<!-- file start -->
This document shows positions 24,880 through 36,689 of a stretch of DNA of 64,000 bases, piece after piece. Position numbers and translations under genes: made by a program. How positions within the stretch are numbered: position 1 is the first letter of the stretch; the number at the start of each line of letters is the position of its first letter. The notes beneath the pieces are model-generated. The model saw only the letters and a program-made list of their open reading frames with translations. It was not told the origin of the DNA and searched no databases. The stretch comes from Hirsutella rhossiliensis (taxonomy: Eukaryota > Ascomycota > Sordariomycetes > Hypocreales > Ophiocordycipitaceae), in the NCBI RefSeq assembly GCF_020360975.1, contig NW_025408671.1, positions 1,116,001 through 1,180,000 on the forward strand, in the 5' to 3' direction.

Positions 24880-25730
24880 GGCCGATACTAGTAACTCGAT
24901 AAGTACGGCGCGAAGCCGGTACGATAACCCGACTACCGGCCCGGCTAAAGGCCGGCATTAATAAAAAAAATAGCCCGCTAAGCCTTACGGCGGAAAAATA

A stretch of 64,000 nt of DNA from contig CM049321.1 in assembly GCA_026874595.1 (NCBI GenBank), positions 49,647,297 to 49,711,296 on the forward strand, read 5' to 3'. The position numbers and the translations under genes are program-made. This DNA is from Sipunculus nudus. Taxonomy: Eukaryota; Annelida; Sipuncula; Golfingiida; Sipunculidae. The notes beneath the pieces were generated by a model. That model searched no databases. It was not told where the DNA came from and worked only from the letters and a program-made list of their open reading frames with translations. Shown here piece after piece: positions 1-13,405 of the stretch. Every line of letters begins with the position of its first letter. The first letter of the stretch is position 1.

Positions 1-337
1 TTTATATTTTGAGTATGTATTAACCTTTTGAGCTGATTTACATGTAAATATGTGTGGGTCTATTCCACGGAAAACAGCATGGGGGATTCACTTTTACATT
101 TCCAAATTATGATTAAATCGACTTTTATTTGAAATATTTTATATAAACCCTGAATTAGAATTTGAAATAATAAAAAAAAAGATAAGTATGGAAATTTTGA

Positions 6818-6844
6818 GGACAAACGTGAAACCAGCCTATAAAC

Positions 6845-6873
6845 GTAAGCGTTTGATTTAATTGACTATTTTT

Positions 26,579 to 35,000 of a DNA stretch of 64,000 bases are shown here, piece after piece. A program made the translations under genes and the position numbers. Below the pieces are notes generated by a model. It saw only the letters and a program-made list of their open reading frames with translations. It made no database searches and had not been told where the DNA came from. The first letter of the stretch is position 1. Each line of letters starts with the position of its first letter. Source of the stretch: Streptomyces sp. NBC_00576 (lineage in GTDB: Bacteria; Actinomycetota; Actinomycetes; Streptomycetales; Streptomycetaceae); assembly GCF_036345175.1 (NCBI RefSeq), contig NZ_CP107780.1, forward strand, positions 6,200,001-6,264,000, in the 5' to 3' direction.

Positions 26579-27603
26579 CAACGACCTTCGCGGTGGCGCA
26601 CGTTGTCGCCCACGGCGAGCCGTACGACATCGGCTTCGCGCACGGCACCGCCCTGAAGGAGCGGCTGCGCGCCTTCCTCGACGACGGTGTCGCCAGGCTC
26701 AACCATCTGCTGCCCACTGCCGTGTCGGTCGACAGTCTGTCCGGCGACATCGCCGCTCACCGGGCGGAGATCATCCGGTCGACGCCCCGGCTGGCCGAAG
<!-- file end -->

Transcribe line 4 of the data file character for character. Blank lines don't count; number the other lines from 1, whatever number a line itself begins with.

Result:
24901 AAGTACGGCGCGAAGCCGGTACGATAACCCGACTACCGGCCCGGCTAAAGGCCGGCATTAATAAAAAAAATAGCCCGCTAAGCCTTACGGCGGAAAAATA